Life of Pi arrives in theaters on November 21 and as all the makings of the perfect holiday film. On a visceral level it's simply a beautiful movie (any live-action film that evokes memories of Hokusai's "The Great Wave" is doing something right). But Lee transcends flashy blockbuster contemporaries by finding a source material where the breathtaking compliments the character's arc. Life of Pi isn't an overtly religious film even though Pi identifies with religions of all kinds. It's about the power of self the religion of humanism. There are few feats of mortal strength as impressive as survival. That's what makes Life of Pi one of the most powerful films of the year.
At the turn of the 20th century we meet a tiger family living peacefully in the jungle ruins of an ancient Southeast Asian temple. The two male cubs--Kumal and Sangha (their given "human" names as we come to find out)--are tight as two brothers can be with Kumal being the more brave and adventurous of the two while Sangha remains the shyer more sensitive one. Their happy existence comes to a screeching halt however when a British hunter Aidan McRory (Guy Pierce) invades their world in search of sacred temple artifacts and inadvertently separates the two tiger cubs. Kumal is eventually sold off to a circus where captivity robs him of his spirit. Sangha on the other hand finds brief happiness as the beloved pet of a governor's lonely young son Raoul (Freddie Highmore) until an accident forces the family to give him away to a spoiled prince whose animal trainers turn Sangha into a fierce fighter for sport. A year later the full-grown brothers are finally reunited in a ring where they are forced to do battle for the enjoyment of bloodthirsty patrons--but the tigers end up recognizing each other instead and renewing their long-lost kinship. Together Kumal and Sangha escape their confines and head out to rediscover their roots in the jungle--that is if the big bad white men will let them.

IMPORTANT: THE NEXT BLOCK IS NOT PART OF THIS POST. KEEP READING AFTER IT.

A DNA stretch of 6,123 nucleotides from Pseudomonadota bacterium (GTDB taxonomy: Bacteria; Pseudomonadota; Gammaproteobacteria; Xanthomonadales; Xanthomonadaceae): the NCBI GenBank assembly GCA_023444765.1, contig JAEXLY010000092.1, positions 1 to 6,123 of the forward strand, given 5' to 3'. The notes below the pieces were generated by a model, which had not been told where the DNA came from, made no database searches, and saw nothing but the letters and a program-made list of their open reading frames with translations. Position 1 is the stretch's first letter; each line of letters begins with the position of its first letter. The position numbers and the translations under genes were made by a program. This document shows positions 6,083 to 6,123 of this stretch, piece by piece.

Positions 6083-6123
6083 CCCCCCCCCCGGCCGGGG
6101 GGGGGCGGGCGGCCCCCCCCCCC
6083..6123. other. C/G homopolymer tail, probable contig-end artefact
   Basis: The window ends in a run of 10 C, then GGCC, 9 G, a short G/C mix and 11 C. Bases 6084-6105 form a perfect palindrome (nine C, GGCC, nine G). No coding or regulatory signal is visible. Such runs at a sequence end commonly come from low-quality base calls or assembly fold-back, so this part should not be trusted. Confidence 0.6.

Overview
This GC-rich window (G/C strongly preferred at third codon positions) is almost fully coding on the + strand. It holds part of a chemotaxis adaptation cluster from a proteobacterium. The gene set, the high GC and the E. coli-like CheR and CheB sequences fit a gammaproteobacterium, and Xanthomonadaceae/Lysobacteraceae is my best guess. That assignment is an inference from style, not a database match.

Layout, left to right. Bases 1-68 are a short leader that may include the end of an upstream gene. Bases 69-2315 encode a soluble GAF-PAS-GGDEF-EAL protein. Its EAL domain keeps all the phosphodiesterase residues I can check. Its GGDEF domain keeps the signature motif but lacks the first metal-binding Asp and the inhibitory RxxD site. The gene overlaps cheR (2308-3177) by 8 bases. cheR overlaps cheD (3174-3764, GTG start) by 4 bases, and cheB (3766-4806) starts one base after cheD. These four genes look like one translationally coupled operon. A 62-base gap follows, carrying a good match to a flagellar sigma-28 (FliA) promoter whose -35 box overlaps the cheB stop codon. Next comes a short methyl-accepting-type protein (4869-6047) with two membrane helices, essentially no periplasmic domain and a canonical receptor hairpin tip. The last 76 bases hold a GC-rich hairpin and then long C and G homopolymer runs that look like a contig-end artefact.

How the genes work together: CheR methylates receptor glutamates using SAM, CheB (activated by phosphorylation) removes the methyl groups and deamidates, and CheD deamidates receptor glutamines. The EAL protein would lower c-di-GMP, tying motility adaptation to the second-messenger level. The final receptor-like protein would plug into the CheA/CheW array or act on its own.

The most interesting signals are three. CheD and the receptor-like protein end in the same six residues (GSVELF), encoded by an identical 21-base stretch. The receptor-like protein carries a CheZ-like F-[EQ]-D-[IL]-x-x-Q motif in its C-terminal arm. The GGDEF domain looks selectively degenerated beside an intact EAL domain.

Two Brothers focuses all its attention on the tigers leaving the human actors to serve only in perfunctory roles but Pierce stands out the most as the kindly McRory. The actor infuses the skilled hunter with a realistic outlook; he kills what he considers a dangerous man-eater. Yet by bonding with Kumal McRory eventually becomes the tiger's friend rather than its foe--and it's very gratifying to see him gain respect and admiration for the animals thus laying down his arms. Young Highmore (who will play Charlie Bucket in the upcoming Tim Burton remake Charlie and the Chocolate Factory) also adds a nice touch as Raoul whose innocence and pure love for Sangha teaches the adults around him a thing or two about caring for wildlife. But of course in a film of this nature mankind will ultimately be the bad guy; there's no way around it. And Two Brothers is chock-full of them--ignorant greedy and mean-spirited as they are.
"This movie is a combination of three of my greatest passions: the animal world a love of monasteries and temples and my fascination with the European colonial period. It was a world that irritated and fascinated but its buffoonery and quirky characters also amused me " explains Two Brothers filmmaker Jean-Jacques Annaud. As the critically acclaimed director of the 1989 The Bear Annaud knows what he is talking about having done the almost impossible again with Two Brothers--a compelling heartwarming film in which beautiful wild potentially dangerous and very real tigers are the main stars. How does he do it you may ask? Apparently he surrounds himself with the best animal trainers in the world including head trainer Thierry Le Portier. Annaud and Le Portier use about 30 different tigers in all each with their own unique personalities and specialties (i.e. some are better for the maternal scenes; others for the stunts). As well Annaud employs High Definition digital rather than just 35mm cameras (an upgrade since The Bear) which allows longer uninterrupted takes with the tigers. The end effect is mesmerizing as it puts you right there with the gorgeous animals. Some animatronic tigers are used but only in cases where the animals may have been in danger especially in one scene where the brother tigers escape a jungle fire. Of course there really isn't a story per se only vignettes in which you sort of gear yourself up for something bad to happen; that somehow the evils of mankind will prevail--and while Two Brothers still chokes you up it's more out of relief and happiness when everything turns out right.